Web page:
1. It begins with saying "No" to the child, not just one time and then giving way to the child, but sticking to the "No", carrying out the full consequences of that situation's "No". If this pattern is consistently lived by, a parent's relationship with their child will radically change, and a centre-stage child's behaviour will improve. The dominance the child has over the parent and entire family, will in time disappear. Consistency however is essential because you are changing a habit both in yourself and your child. Any wavering nullifies all the territory already gained. Think of how important it is to keep on target with the rehabilitation plan for the alcoholic and drug addict, to get to full restoration. 
When we say "No" to our children we are setting boundaries and limits for them. This way they learn their appropriate place in our family, not as Boss, but as a child who is part of the family, community, society and country..... A correct perspective on self for the future.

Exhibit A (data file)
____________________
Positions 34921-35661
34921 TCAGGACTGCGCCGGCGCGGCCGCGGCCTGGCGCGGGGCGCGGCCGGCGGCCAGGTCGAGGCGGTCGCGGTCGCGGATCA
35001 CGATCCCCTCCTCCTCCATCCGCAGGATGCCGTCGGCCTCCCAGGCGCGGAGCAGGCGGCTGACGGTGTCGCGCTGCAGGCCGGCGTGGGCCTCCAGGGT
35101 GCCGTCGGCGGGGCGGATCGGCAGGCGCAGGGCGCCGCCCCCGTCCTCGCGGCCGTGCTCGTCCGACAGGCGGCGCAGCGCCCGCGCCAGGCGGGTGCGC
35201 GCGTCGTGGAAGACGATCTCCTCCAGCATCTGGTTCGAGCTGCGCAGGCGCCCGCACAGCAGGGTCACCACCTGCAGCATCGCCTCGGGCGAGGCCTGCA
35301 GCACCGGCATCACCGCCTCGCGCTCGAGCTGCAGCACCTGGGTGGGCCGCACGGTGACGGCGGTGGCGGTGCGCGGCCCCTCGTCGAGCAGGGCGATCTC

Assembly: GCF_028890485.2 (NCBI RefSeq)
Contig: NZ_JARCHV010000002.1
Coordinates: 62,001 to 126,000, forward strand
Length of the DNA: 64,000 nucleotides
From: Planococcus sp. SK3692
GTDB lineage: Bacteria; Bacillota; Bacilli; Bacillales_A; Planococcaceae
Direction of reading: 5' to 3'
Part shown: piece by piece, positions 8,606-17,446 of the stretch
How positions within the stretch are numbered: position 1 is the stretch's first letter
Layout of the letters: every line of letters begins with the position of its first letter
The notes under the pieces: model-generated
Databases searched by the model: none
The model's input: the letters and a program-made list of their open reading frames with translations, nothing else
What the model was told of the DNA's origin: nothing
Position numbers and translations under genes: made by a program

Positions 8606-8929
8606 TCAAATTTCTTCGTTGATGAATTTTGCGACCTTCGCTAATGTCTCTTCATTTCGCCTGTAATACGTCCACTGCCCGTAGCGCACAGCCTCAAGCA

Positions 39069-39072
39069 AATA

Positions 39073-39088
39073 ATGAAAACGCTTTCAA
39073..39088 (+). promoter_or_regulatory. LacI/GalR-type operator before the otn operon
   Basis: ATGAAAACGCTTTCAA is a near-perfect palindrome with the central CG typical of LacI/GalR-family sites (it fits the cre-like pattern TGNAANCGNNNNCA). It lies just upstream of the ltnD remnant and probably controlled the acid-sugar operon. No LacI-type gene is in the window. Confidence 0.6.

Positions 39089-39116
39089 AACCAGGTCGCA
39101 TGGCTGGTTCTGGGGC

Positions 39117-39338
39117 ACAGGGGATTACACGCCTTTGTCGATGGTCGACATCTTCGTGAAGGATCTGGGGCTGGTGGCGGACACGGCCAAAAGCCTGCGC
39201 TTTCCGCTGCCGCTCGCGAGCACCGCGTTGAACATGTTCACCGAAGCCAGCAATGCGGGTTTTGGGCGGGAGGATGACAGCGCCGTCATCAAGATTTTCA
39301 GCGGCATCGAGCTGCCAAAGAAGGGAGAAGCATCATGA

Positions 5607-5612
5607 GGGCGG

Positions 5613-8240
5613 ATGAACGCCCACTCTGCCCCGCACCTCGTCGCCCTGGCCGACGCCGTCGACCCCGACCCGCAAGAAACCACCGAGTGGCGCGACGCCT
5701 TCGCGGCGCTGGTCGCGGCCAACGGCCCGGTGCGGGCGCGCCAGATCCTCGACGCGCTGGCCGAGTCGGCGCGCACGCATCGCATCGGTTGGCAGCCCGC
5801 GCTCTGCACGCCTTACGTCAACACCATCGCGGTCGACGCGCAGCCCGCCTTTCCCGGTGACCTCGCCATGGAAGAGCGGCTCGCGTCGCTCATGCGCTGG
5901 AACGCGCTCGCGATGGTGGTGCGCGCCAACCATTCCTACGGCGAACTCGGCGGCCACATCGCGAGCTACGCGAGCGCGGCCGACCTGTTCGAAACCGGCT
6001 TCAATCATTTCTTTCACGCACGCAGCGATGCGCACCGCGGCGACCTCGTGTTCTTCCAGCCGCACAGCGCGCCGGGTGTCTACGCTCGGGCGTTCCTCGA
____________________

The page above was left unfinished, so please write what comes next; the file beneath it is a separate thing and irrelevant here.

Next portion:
2.  Parents need to identify situations when they regularly put their child centre-stage, allowing them to call the shots. If parents plan how things are going to operate before getting into these situations, and communicate this to the child, then life starts to move along lines where the child has to fit-in. For example, the mum in the above quote could have prepared her three-year-old before leaving for the airport, by explaining that when Grandma arrived they would go to a cafe and have a drink. Just a drink, nothing to eat, just a drink. By telling the little girl what they were going to do, how they were going to operate while at the airport, mum would have felt organized, leading the way into the occasion.